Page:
Is College Football Now a Non-Contact Sport?

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Is College Football Now a Non-Contact Sport?

After watching college football all day on Saturday, I was disgusted with the high number of personal foul penalties I saw.

It started right away with the big Texas-Oklahoma game. There were three brutal personal foul penalties that greatly affected the outcome.

There were two fouls against Oklahoma on quarterback Colt McCoy as he was going out of bounds. In both cases, the defender (who was the same on both plays) tried to keep McCoy up as he slipped to the ground (on the Texas sideline), bringing out the hankies.

Then there was the phantom "running into the kicker" penalty against Texas on a total flop by the punter, prolonging a drive that resulted in a touchdown.

These kinds of things just can’t happen in big games.

Later in the day, I saw Tennessee get hit with two personal foul penalties for helmet-to-helmet hits,  one of which wasn’t even helmet-to-helmet. I don’t understand how you can play defense with having to worry about how you hit an opponent.

The same thing occurred in the Missouri game, where they laid out Dez Bryant twice and the second was called (by the OSU bench, of course).

I have also seen several roughing the passer penalties the past few years on plays where a defender tries to bat the ball down, misses, and hits the QB on the head with his arm.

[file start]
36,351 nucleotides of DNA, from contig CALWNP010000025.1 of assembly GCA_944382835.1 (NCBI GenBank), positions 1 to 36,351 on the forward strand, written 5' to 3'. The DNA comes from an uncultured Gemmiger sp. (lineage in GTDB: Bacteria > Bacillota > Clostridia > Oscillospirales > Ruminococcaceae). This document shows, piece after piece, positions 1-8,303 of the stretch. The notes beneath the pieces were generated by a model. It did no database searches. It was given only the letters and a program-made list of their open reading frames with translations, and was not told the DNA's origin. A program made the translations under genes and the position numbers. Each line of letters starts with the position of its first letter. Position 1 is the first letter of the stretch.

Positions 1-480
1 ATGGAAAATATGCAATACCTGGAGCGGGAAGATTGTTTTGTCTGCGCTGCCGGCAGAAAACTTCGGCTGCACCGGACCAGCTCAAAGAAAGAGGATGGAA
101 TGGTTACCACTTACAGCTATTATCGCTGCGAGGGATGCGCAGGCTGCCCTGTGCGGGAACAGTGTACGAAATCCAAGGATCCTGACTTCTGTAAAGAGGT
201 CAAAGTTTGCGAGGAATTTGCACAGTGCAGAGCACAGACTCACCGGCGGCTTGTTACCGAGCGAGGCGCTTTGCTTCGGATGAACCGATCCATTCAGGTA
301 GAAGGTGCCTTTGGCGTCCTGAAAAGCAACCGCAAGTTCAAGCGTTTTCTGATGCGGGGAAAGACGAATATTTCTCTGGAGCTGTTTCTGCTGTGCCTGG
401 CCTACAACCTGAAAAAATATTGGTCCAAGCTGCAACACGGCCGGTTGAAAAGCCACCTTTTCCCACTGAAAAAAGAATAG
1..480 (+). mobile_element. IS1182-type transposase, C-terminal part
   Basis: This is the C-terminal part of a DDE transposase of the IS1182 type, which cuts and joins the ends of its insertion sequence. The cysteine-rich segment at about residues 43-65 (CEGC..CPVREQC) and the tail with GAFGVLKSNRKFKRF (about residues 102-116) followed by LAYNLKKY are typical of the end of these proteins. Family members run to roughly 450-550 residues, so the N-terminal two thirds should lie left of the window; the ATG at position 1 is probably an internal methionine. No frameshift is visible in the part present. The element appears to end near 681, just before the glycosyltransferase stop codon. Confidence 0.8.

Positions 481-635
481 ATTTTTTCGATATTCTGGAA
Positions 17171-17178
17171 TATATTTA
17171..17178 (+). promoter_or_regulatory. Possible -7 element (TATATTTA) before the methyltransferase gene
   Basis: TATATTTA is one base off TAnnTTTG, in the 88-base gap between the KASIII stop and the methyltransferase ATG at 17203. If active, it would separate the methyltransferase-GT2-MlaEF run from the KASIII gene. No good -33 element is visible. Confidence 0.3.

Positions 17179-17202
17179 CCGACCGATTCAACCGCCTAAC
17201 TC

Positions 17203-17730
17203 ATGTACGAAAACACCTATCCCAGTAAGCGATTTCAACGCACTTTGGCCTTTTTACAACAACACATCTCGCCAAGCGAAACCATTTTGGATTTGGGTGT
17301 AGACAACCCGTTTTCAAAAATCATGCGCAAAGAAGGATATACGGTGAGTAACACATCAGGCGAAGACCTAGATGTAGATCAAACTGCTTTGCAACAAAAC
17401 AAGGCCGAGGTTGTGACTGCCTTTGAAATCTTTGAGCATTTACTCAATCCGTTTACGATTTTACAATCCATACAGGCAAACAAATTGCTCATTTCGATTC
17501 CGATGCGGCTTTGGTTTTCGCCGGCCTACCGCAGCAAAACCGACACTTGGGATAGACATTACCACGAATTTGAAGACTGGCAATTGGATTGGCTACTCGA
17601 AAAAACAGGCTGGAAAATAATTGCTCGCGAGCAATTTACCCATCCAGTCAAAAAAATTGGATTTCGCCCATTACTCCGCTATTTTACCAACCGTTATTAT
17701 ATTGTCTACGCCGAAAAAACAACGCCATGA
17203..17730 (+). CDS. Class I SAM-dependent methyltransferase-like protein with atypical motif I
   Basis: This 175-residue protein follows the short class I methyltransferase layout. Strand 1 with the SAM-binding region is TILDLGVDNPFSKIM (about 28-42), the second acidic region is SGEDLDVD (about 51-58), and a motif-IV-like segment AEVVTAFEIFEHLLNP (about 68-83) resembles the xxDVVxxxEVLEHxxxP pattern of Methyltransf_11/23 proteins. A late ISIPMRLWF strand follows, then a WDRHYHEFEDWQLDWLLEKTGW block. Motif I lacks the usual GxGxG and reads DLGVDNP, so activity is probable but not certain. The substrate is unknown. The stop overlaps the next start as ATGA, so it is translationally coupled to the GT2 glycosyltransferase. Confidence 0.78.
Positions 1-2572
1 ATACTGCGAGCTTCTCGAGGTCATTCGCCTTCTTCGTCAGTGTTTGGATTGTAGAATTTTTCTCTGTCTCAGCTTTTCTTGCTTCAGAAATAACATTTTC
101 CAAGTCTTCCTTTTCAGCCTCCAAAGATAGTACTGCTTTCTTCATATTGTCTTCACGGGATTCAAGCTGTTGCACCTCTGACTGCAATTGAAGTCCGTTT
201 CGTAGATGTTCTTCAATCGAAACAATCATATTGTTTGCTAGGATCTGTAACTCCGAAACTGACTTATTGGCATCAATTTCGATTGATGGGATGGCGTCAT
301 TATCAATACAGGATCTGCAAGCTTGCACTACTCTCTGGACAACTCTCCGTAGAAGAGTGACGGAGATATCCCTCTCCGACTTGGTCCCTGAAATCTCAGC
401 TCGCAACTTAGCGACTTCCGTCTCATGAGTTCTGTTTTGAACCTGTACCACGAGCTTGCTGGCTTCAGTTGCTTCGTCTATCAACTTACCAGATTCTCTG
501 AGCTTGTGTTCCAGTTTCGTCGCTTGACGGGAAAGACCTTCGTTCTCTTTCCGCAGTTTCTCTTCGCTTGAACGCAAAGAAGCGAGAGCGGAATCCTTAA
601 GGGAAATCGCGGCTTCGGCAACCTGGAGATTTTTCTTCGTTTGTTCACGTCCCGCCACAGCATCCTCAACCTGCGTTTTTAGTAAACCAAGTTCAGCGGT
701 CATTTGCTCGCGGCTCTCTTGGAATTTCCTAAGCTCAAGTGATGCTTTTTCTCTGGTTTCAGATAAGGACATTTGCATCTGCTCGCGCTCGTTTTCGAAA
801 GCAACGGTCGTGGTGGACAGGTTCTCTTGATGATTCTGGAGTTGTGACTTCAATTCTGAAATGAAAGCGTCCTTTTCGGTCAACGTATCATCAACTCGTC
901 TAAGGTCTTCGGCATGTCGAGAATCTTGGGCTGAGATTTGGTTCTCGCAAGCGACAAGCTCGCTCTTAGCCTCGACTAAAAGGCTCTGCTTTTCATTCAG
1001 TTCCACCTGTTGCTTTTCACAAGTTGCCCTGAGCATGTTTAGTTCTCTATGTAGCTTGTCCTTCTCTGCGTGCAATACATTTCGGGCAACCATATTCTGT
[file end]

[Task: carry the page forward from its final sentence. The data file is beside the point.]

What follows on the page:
How this can be dangerous and cause a concussion is beyond my belief, which is why the QB is always fine after these plays. An arm coming down on a helmet will do no more than give the QB a headache. Unless it was flagrant, it shouldn’t be a penalty.

With all the talk about spread offenses being the reason for all of the points scored, a lot of it has to be attributed to a cautious defense worried about making a penalty and all those personal foul penalties giving opponents cheap yards.

I understand protecting players from concussions and career-ending injuries, and I am all for protecting a player from a flagrant hit. But when a defender is simply trying to break up a play, there is no need to throw a flag. Chances are they aren’t headhunting, unless it is over the middle and well after the throw (see Rodney Harrison).

Football is supposed to be a contact sport, which means injuries are a part of the game. You can’t try to avoid them by making all kinds of rules. If you are that worried about injuries, don’t play football—or better yet, make college football a flag football league.

I love college football. It is my favorite sport to watch for numerous reasons. But what officials are doing to the game is ruining it, and I am not going to be the only one turned off.

I made a joke to my dad that my favorite sport is hockey now because it is still a contact sport. To be honest, it is not far off right now and closing the gap quickly. The true tough guys are out there losing teeth and playing with injuries that football players wouldn’t dream of playing with.

This isn’t a dis at football players at all. It isn’t their fault that those in charge are trying to soften them up. I am sure that many wish it was like it used to be (especially on defense).

As for me, if I want to watch good, hard-nosed football, I will have to turn on ESPN Classic and go back to the 1990s.

In the end, the NCAA is going the way the country is: trying to protect everyone, especially the defenseless.

I thought I could turn to sports to get away from the real world. Not anymore.

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